Francis Bacon once wrote, “Reading maketh a full man, conference a ready man, and writing an exact man.” To enable campus teams to begin to find answers for the preceding questions, the institute schedule and curriculum invites the same kind of engagement, discussion, and reflection to which Bacon’s quote alludes. The structure of the institute incorporates assigned readings, discussion with team members, consultation with institute faculty and staff, and a final culminating written exercise in the form of a campus action plan. To produce a document outlining the actionable next steps for advancing change at their institution, teams collaborated intensively over four days, attending faculty-led sessions on related topics of reform, often taking the opportunity to engage with other campus teams and workshopping ideas and solutions to common roadblocks to change.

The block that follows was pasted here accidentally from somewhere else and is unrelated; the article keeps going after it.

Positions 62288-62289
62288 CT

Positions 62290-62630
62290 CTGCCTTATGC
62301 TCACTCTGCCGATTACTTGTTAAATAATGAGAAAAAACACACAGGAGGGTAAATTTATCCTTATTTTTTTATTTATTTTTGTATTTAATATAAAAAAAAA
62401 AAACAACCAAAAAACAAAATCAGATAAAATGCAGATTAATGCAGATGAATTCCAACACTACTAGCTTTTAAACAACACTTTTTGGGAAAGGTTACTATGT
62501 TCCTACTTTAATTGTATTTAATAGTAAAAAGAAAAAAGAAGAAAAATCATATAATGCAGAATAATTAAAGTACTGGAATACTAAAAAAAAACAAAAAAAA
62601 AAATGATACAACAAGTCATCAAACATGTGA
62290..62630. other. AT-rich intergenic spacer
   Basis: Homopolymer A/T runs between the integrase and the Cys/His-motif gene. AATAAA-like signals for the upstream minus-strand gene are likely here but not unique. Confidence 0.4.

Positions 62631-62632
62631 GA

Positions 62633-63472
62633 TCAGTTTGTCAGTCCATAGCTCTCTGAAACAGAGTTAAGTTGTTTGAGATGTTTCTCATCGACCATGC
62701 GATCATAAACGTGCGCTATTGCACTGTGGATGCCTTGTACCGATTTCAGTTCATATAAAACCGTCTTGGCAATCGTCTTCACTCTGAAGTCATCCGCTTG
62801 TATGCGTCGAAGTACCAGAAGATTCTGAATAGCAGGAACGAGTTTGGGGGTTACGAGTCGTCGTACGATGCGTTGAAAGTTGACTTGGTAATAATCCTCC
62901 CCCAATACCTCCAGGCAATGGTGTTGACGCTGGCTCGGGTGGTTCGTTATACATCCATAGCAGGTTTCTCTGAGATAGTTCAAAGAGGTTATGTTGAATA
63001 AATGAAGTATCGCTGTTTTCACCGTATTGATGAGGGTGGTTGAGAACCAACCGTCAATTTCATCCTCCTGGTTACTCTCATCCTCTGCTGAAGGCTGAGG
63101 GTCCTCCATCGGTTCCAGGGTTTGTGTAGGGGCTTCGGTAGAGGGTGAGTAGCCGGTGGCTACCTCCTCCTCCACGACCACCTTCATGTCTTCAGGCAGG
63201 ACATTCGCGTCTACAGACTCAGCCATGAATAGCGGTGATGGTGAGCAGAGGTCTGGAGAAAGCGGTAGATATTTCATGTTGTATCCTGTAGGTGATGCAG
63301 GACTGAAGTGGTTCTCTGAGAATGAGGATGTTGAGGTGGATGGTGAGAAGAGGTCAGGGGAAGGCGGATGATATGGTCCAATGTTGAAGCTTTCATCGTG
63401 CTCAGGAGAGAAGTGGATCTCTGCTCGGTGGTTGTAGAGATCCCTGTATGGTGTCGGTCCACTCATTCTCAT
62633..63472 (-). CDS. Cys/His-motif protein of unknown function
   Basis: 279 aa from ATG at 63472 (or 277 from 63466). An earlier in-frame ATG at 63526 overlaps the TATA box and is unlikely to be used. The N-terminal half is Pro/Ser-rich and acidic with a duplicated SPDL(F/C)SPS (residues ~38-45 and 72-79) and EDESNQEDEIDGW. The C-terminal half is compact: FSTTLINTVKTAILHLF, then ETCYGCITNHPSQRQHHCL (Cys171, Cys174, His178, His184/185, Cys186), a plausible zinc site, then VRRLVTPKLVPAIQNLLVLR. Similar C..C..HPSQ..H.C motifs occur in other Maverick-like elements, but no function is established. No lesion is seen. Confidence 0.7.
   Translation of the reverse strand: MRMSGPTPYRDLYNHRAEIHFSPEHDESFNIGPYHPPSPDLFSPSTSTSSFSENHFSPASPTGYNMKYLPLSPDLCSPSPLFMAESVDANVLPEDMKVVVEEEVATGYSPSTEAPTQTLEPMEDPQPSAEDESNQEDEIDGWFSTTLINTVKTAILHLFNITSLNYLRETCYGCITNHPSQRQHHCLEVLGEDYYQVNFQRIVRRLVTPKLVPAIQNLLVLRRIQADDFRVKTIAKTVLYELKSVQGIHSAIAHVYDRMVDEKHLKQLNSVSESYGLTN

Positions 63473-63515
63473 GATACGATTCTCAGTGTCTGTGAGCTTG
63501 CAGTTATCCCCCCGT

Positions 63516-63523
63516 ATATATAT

Although the institute itself is a focal point of this issue and of the narratives within it, the institute is by no means the core. The core of this issue of Peer Review, rather, is the teamwork achieved within each campus team and across institutions. And, though the institute often acted as catalyst, a conduit, and maybe even a place of genesis for the work, it cannot be credited with the endurance needed to achieve change once participants returned to campus. These Peer Review articles were written in the spirit of the collective capabilities fostered by teamwork and the processes of collaborative change that are the real engines of reform efforts. To this end, we asked campus contributors to tell their stories of what brought them to the institute, what happened while there, and what issues followed them back home. This issue contains voices representing just a fraction of the diversity that populates the landscape of higher education: a large, public university; a university that adheres to the mission of a Historically Black University; a private, metropolitan university; a residential, private liberal arts college; and a community college serving a broad and varied student population.